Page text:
Matthews had worked for L’Oreal, helping make the global brand locally relevant. “I had an understanding of how global marketing should be developed and how you have an enterprise strategy, but you also have to understand how to make things locally relevant.” Equally important, Matthews had experience building international teams, not just in marketing but across functions and disciplines.
An Alloy of Experience & Perseverance
Henry Bessemer’s revolutionary invention to efficiently manufacture steel was met with a great deal of skepticism. Likewise, Matthews’ approach to branding Amway was met with cynicism.
“People were saying, ‘Why are we going to spend money on marketing? The Amway business owners are the ones marketing the product.’ I had to show them the power of marketing,” Matthews said.
Like Bessemer, she pressed on and eventually won over her skeptics. Matthews’ approach? Perseverance versus persistence.
“Persistence is like taking a hammer and going at something over and over again until you finally get it through people’s heads,” she noted. “Perseverance is taking two steps forward to bring people along, sometimes pushing them. Then saying, ‘Whoa, do they understand? Should we slow down, take a step back to see if everyone gets where we are going?’ It is being willing to take that step back in between. That is how I have been able to be effective and drive change.”
Matthews was exactly what Amway required. “The organization needed the discipline of classical marketing,” she said. “The marketing organization had been more focused on distributor relations versus brand building and strategic marketing.”
She was able to demonstrate the lack of branding. “People didn’t know what Amway and its products stood for in a global market. Products are a commodity, brands have value, and global brands have consistency,” she said. Matthews’ perseverance helped the company move from that low level of impact to a global presence.
“[I] laid the path… set that vision, and guided people to that strategic direction. Then I walked along beside them.”
Building a Team Stronger Than Steel
As the former Chief Marketing Officer, Matthews’ team has been instrumental in the success of Amway’s Marketing Division. “I have been able to put together a team that has “blossomed,” she said. One of the elements that makes her team successful is their ability to leverage one another’s strengths so they “have the full marketing package.”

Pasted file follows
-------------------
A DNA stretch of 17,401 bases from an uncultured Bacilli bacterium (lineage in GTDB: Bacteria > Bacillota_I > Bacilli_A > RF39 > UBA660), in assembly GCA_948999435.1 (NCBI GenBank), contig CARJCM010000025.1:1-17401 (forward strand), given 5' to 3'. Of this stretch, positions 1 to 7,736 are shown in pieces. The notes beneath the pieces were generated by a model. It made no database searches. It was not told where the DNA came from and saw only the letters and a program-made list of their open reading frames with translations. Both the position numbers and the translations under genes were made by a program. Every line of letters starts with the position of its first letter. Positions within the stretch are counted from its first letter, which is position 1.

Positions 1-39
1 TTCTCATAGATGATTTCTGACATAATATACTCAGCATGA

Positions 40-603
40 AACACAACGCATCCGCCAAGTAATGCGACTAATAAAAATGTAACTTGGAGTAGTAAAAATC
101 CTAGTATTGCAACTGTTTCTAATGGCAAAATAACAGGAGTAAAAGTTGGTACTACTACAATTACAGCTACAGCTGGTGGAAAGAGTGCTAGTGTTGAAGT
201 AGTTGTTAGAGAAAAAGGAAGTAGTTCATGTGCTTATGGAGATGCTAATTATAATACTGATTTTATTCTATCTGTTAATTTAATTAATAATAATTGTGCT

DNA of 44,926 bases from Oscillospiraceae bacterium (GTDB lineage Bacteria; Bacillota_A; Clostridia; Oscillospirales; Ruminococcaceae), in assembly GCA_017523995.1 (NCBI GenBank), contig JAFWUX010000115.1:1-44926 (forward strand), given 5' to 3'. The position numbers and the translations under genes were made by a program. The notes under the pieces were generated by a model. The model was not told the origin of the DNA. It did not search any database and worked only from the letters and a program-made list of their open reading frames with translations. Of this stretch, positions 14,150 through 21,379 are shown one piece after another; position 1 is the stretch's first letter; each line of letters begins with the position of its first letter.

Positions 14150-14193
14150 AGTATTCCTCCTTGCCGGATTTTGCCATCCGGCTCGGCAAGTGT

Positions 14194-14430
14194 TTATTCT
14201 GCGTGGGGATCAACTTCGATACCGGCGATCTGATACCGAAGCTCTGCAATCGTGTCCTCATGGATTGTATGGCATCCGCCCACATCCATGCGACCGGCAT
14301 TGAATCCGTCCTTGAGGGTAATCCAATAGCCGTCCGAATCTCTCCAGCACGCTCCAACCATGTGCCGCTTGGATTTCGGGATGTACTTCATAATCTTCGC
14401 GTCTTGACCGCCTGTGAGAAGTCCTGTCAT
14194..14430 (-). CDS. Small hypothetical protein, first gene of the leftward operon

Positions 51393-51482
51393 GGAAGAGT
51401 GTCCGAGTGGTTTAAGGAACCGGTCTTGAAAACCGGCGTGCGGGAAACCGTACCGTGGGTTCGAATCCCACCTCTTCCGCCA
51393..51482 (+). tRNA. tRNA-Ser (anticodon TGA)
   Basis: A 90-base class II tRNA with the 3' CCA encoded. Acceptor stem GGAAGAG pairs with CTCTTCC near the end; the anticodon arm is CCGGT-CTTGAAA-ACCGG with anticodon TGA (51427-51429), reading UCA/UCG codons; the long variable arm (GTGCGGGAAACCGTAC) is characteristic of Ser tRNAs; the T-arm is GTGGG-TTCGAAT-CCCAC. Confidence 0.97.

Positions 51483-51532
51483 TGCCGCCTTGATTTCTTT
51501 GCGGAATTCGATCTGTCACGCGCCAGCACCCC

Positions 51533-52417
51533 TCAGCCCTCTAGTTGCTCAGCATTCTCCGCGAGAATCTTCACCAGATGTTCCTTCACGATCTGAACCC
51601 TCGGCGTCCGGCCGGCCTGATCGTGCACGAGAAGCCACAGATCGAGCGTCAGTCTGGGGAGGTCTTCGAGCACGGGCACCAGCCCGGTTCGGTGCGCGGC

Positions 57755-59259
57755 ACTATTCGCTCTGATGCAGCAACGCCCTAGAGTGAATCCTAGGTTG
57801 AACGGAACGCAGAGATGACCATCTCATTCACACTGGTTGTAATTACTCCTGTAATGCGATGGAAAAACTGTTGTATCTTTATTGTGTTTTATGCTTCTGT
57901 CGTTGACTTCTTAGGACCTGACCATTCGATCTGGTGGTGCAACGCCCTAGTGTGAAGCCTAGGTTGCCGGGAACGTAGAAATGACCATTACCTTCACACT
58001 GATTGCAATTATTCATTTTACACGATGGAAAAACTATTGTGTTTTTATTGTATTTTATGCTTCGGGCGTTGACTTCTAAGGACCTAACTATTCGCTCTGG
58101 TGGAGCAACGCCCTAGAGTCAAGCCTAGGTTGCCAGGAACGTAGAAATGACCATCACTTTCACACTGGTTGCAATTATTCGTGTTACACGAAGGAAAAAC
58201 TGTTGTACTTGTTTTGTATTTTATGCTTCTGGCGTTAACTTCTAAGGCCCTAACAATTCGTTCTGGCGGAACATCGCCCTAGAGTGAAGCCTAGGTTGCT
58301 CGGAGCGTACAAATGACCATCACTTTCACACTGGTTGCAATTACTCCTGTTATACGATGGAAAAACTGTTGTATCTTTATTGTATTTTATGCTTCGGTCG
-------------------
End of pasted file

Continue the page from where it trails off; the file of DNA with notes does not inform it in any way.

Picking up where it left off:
When she joined Amway, she brought together a composite of people, including veterans who knew Amway and had a “deep understanding of our business model, the importance of spending time in the market, meeting the ABOs [Amway business owners], developing the relationship side from inside the company.”
Then she brought in new hires who were able to fill functional and skill gaps to make the team a stronger unit. “The whole has to be greater than the sum of the parts,” Matthews advised. She avoided people with dictatorial tendencies and instead looked for those who believed in servant leadership, people with a “bit of humility, who love to teach and drive change.”
Heart of Gold
Part of what makes the marketing team great is its leadership. One of Matthews’ many assets is her ability to stay calm on the outside, a skill she learned from Fudge. In fact, her optimistic and levelheaded perspective has led others to recognize the grace with which she leads and manages. Matthews purposely tries to be an example of positivity.
“My presence can impact others,” she said, “so I make it constructive and positive. I strive to be a beacon and remain calm and show how things can be done constructively.”
It isn’t that Matthews is truly made of steel—she does get upset, she is human—but she has learned to resolve the issues and problems behind closed doors.
Matthews also attributes her effectiveness as a leader to her nurturing nature. “My mother had an innate ability to make whomever she was speaking to at that point feel like they were the most important person in her life,” Matthews said. “She was an incredible nurturer.”
Matthews maximizes that characteristic to bring out the best in her team. “People don’t care what you know until they know that you care. They want to deliver for you when they know they care.”
Matthews has forged an impressive career: General Mills, Procter & Gamble, Coca-Cola, Bausch & Lomb and more. She works industriously to pay it forward: via Figure Skating in Harlem, Frederik Meijer Gardens and Sculpture Park and Spectrum Health Foundation, to name a few vehicles. She has rightfully earned global recognition: 2009 Corporate Executive of the Year from Black Enterprise and Advertising Age’s 2011 Women to Watch.
And, like steel, Matthews is an impressive alloy—a blend of nobleness, experience, intelligence, solid leadership and warmth—making her someone to be admired.
Jill Yarberry-Laybourn is a freelance writer based in Colorado.